And yes, these ways were very popular in Europe in many countries in between wars period.
    Be wary of people who tend to glorify the past, underestimate the present, and demonize the future.

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    Quote Originally Posted by paul333 View Post
    Use your eyes today, not your ears, for example look at London, typical of most European cities today.
    The booming and successful metropoly of millions of people? Love it. If only we could get rid of the imperialistic relique, the monarchy...

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    Quote Originally Posted by Ygorcs View Post
    Very enlightening comment, Angela. As you say, this is not a sudden challenge that appeared out of nowhere, it's been slowly building more and more until it reached a really worrisome level in some countries (and probably many more are to come in the near future). I also believe that you nailed it when you mentioned that, apart from their being an economic drain, we "believe or were taught" to raise children in a certain way that honestly I think sometimes veers on obsessive perfectionism.

    Parents are expected to be and do too much for their children, whereas I know numerous stories from older people who tell me how they, after some age, grew up virtually "on their own" with their parents just supervising them and helping here and there. And, simultaneously, people - including parents - expect way too much from their children nowadays, almost as if they are training them for extreme competition of the modern capitalist world since they. In some way, I also think that the consumerism of the present world has also meant an increasing amount of stress and guilt for the parents, for they are expected to or themselves think that to be good parents they need to give their children the best comforts they can afford. And of course this sacrifice will more often become too much for some people than in the past, when - at least here where I live - you were regarded as a good parent if you just managed to give enough food, clothes, school and a good bed to your children, period.

    What's worse, as I have noticed with some of my younger married relatives, is that they were told to give their children everything and 24/7 limitless attention, but at the same time they don't have enough time and resources themselves, and unlike previous generations they have a much smaller and loser social network (cousins, friends, neighbors etc.) that in the past usually were virtually co-participants in the upbringing of a children.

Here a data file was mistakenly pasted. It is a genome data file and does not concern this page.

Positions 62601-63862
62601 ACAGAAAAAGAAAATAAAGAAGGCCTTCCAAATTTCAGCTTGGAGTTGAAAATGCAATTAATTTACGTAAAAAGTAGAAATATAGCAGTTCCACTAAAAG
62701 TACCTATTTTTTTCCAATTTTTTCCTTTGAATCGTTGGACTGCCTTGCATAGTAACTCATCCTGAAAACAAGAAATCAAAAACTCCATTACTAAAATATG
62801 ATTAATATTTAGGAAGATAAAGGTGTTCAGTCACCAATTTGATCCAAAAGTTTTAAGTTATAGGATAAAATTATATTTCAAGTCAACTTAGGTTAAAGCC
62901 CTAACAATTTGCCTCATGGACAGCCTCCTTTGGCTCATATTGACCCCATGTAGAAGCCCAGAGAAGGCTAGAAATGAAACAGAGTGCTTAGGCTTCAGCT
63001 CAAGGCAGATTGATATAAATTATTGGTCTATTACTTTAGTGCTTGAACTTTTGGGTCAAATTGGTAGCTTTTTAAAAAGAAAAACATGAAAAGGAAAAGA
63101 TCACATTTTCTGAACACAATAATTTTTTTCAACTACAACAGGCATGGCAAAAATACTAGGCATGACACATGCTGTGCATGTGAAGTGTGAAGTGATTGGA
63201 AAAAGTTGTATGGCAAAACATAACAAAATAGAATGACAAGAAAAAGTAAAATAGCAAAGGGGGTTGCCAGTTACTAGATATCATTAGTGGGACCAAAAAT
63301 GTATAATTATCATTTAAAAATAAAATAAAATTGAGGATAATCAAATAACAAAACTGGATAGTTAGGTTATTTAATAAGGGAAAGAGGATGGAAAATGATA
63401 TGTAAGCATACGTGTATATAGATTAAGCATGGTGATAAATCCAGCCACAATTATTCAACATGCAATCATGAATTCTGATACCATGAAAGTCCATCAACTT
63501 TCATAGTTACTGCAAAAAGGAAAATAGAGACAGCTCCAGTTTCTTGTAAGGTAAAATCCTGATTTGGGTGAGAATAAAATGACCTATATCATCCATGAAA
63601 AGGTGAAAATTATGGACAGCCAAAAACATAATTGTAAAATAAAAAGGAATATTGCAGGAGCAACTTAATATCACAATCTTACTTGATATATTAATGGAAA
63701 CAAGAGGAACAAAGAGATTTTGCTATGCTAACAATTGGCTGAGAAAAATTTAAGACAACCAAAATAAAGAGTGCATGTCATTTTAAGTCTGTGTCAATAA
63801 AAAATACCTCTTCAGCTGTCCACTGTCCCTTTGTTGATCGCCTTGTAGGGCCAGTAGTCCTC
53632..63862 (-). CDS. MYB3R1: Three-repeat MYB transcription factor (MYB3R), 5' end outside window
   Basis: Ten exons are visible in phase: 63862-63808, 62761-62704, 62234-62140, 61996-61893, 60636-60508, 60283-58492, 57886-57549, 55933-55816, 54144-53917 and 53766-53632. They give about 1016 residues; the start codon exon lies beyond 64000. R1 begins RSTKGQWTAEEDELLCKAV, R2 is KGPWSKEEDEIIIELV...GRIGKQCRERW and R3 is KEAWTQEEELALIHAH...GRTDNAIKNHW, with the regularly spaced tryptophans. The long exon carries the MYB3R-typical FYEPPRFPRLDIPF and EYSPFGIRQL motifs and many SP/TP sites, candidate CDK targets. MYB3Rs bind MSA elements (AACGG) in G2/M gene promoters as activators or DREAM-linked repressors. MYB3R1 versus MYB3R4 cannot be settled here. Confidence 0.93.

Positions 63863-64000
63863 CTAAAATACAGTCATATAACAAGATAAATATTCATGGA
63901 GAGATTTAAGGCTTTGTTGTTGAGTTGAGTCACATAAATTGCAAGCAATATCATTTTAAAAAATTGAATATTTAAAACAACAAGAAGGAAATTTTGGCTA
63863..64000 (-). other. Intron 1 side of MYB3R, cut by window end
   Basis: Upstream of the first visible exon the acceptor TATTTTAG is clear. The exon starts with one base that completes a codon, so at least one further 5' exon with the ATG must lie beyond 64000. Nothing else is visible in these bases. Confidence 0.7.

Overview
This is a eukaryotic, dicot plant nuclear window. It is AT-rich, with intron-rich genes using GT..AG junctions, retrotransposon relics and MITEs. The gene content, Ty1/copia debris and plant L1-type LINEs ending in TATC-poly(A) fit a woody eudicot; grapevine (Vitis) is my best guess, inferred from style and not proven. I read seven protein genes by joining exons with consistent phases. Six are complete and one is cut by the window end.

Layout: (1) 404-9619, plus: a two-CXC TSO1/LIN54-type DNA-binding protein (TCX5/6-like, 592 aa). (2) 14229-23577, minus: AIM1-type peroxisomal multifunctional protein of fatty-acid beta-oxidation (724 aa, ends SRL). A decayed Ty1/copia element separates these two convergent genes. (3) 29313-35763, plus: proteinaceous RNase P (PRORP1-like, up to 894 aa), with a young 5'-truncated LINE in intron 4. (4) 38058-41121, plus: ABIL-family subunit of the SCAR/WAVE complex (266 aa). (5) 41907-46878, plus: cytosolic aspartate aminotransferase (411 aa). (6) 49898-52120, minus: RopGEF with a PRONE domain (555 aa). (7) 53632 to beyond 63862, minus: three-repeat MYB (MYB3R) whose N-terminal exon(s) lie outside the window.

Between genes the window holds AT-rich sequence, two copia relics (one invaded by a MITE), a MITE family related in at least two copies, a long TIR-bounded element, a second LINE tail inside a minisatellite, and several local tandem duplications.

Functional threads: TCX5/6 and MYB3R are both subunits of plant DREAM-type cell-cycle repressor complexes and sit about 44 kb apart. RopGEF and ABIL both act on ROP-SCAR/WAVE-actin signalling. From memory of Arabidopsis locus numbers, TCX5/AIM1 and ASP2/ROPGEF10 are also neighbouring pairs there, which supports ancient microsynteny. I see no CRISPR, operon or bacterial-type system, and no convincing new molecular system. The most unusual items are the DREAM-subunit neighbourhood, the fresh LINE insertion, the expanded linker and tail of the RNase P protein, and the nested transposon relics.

I think all these things have created currently a pretty toxic family environment full of stress, anxiety, guilt, unrealistic ambitions and expectations that they can never meet even for 1 children, let alone for 2 or 3 (for those parents aren't just parents, they are also professionals, husbands and wives, and other social roles, and of course they at some point will be fed up with the idea that they have to make everything they can to guarantee the success of their kids, lest they become future losers in an increasingly competitive society).
    Sorry, Ygorcs. I didn't edit your comment. I wanted to respond.

    I agree with all of that. I think that ideally there should be a middle ground between being a "helicopter" parent and a laissez-faire one, the kind about whom my mother used to say that cats were better mothers than some human mothers. It's just that it's a difficult line to maintain. It is indeed a very competitive world, and as you love your children, you want them to be equipped to compete. You're also bombarded with messages about how everything that goes wrong with a child is the mother's fault, and that brings additional pressure. Add to that the fact that nonna and nonno and uncles and aunts are not around to help out.

    Economic insecurity, pessimism about the future, mothers who work outside the home etc. etc. are also factors. Let's also not forget that people see all around them the terrible problems among young people due to drugs, sometimes leading to criminality, the young girls getting pregnant and bringing the baby home for the parents to raise and on and on. One of my best friends is childless. Just recently she was saying to me that after years of being anguished by it she is now grateful, because she doubts she would have been able to handle the situations in which some of the people she knows find themselves.

    Whether some government subsidies would actually help, I don't know. I doubt it.


    Non si fa il proprio dovere perchè qualcuno ci dica grazie, lo si fa per principio, per se stessi, per la propria dignità. Oriana Fallaci

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    Just recently, I was reading an article that talked about the neurological changes that happens in parents after having children. It's pretty interesting: